Squish and heat your trash away!

March 28, 2017
Brendan Howard, Business Channel Director

Brendan Howard oversees veterinary business, practice management and life-balance content for dvm360.com, dvm360 magazine, Firstline and Vetted, and plans the Practice Management track at all three Fetch dvm360 conferences.Brendan has proudly served under the Veterinary Economics and dvm360 banners for more than 10 years. Before that, he worked as a journalist, writer and editor at Entrepreneur magazine and a top filmed entertainment magazine in Southern California. Brendan received a Masters in English Literature from University of California, Riverside, in 1999.

A medical waste compactor that's been in the market for years now is an answer to the question, "Do I need to keep paying this company to pick up my medical waste?" The answer may be "no."

Squeeze, squeeze, SQUEEZE your way to eco-concscious, safe bricks of trash. (Photo courtesy Medical Innovations)Why did Jocelynn Jacobs, DVM, buy her own medical waste machine when companies out there can be paid to cart it away for you? Money-and the driver who picked it up was rude.

"They were super-expensive," says Jacobs, owner of Countryside Animal Health Center in Freeland, Michigan. "And they make you sign a contract that's one to two years, and they kept increasing their prices."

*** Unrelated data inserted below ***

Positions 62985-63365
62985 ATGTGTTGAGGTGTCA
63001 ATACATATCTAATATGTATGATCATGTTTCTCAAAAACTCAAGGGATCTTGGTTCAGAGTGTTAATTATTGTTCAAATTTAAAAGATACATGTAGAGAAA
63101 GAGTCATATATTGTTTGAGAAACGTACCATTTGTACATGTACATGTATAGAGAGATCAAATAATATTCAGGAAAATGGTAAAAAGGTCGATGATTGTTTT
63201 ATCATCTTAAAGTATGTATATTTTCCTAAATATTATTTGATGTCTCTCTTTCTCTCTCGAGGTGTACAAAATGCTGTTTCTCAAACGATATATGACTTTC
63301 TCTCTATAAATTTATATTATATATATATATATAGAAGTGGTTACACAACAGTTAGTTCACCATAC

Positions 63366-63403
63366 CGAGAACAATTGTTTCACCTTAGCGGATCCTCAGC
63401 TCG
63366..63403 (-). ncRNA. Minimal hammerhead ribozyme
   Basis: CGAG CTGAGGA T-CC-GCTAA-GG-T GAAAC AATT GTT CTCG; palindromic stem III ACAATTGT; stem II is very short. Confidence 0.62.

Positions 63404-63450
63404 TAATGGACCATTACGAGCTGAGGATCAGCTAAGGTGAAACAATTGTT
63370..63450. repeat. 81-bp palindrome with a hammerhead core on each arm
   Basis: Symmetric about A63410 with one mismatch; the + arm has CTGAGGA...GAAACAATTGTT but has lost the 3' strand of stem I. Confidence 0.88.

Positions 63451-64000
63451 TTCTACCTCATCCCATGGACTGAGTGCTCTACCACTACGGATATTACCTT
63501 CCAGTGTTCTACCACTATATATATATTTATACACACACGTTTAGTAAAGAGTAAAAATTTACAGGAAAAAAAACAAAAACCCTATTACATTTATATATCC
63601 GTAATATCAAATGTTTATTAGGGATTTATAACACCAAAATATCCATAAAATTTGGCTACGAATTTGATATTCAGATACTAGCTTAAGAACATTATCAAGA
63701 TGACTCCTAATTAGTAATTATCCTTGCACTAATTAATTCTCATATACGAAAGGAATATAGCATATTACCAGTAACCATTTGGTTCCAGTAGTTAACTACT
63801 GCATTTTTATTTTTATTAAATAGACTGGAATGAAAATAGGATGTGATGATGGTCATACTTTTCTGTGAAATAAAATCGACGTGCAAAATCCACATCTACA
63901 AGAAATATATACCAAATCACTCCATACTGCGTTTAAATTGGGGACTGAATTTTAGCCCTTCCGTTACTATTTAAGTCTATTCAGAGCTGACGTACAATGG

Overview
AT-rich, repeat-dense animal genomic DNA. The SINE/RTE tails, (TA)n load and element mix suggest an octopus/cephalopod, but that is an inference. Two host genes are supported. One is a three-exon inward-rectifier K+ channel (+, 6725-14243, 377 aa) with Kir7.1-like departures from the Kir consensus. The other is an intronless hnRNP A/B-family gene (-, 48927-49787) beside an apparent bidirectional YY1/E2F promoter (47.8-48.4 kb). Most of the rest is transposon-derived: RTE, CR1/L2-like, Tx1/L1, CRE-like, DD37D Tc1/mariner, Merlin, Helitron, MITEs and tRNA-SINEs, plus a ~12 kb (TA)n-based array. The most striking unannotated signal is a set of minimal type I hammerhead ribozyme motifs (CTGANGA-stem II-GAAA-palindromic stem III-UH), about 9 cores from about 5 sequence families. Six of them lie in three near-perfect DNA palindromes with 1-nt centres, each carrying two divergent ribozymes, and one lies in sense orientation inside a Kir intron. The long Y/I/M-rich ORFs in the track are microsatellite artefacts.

Jacobs' alternative, ultimately, was the Medical Waste Machine, manufactured by Medical Innovations. The device promised an easy way to superheat medical waste to make it inert, environmentally friendly and ready to be tossed out with the regular trash.

Now, not every practice owner or money-minded practice manager finds their medical waste disposal company an expensive proposition. Multi-practice owner Jeff Rothstein, DVM, MBA, says he saw the Medical Waste Machine when it came out years ago, and he liked the sound of its efficiency and environmental friendly results, so he crunched the numbers.

"I realized that medical waste removal is, at least for me, inexpensive-hopefully I'm not jinxing myself!" Rothstein says. "We pay roughly $50 per quarter for each of our hospitals."

Rothstein does admit the "big dog" in medical waste removal in his area likes to try to sell him and his practice managers on such extra services as OSHA training and liability coverage: "I once found out they'd duped a manager into signing an extended contract for their premium service, which wasn't cost effective and was more appropriate for a human healthcare facility."

Sick of your medical waste disposal provider, and want to cook your own medical waste into environmentally friendly bricks? This could be the device for you. Run the numbers. See how you feel about your medical waste company. You know your practice-and your trash-best.